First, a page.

Re: [asa] Miracles and God of the Gaps

From: D. F. Siemens, Jr. <>
Date: Fri Jan 23 2009 - 15:45:02 EST

On Fri, 23 Jan 2009 12:37:35 -0600 "Jon Tandy" <>
> Merv,
> large snip
> The areas where TE could potentially be challenged, I believe, are
> so far
> beyond our current technological ability that they are essentially
> unfalsifiable, and the theory could potentially be stretched further
> once we
> were to reach that point. Or so it seems to me. I would welcome
> any
> thoughts on this.
> Jon Tandy
You seem to be thinking that TE is a scientific theory which technology
can upset. However, it is, from the philosophical view, a metaphysical
approach which is immune to technological change as far as "theistic" is
involved. It's true that evolutionary theory may change. Indeed, I've
observed incredible change from the naive characterization of cytoplasm
down to the measurement of proteins in cells at different states and what
the proteins are doing. Genomics has strengthened the evidence for
evolution, as has the discovery of many fossils. But none of this has
produced a challenge for Luther's statement that natural laws are the
masks of God. We may formulate the claim differently, but it is
essentially the same claim for the theistic part of TE.

One of the few philosophical views that has run afoul of empirical fact
is Schopenhauer's pessimism that specified that the painful aspects of
existence mount up inexorably in memory, whereas psychologists have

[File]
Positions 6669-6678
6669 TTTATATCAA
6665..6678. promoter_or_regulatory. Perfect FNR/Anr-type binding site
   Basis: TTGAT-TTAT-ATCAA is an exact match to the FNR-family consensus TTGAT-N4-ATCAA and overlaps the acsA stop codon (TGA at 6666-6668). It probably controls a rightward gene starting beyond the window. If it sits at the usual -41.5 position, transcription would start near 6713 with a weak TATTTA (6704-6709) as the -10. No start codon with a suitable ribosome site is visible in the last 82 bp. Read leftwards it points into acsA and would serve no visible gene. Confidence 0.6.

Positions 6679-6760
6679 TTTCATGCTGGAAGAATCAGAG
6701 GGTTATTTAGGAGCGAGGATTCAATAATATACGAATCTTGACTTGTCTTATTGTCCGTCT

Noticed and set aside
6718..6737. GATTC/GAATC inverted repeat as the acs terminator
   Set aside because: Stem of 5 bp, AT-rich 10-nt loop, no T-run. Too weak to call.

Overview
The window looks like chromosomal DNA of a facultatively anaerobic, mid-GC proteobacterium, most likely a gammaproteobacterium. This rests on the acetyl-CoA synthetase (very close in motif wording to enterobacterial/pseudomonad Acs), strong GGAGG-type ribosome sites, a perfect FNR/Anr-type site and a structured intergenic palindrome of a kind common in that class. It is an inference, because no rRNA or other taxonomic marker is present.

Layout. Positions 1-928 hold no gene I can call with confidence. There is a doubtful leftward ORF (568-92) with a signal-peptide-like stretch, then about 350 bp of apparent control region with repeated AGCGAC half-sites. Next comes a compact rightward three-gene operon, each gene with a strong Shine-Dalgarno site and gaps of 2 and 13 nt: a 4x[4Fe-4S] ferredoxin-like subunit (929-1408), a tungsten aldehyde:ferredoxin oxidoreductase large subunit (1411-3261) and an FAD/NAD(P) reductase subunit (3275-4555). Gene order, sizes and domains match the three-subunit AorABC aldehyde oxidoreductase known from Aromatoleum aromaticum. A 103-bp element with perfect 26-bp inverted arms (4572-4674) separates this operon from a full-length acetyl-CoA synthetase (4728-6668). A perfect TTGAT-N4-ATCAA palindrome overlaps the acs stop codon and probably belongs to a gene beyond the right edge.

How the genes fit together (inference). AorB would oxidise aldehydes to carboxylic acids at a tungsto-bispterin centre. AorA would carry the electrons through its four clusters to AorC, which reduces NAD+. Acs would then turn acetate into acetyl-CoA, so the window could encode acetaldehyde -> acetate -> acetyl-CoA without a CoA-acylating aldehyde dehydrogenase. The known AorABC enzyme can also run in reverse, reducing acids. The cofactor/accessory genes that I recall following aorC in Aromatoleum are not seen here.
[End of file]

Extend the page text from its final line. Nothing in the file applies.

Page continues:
demonstrated that over time the problems are remembered less than the
pleasures. Generally, the only test for metaphysical theories is
consistency. This is akin to the demonstration that Euclidean, Riemannian
and Lobachevskian geometries are all consistent if one is, but we cannot
prove absolute consistency or that one is the "true" geometry. Nothing is
changed by the substitution of Playfair's axiom for one of Euclid's, nor
the supplementation of the axiom set so that proofs become totally
logical rather than dependent on the figures.

As a philosopher, my "axiom set" is scripture as the inerrant source for
faith and behavior. This is what was explicit in the Reformation
Confessions apart from the Lutheran one, which had an emphasis more like
that of the ecumenical creeds. They simply assumed the authority of
scripture and tried to explicate it. The Lutheran catechism makes the
point on scripture clearly. Essentially all TEs agree on these points,
although on other matters denominational differences are evident. But
none of this affects the scientific aspects of TE, for they fall outside
of doctrine and ethics.
Dave (ASA)
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Received on Fri Jan 23 16:04:23 2009

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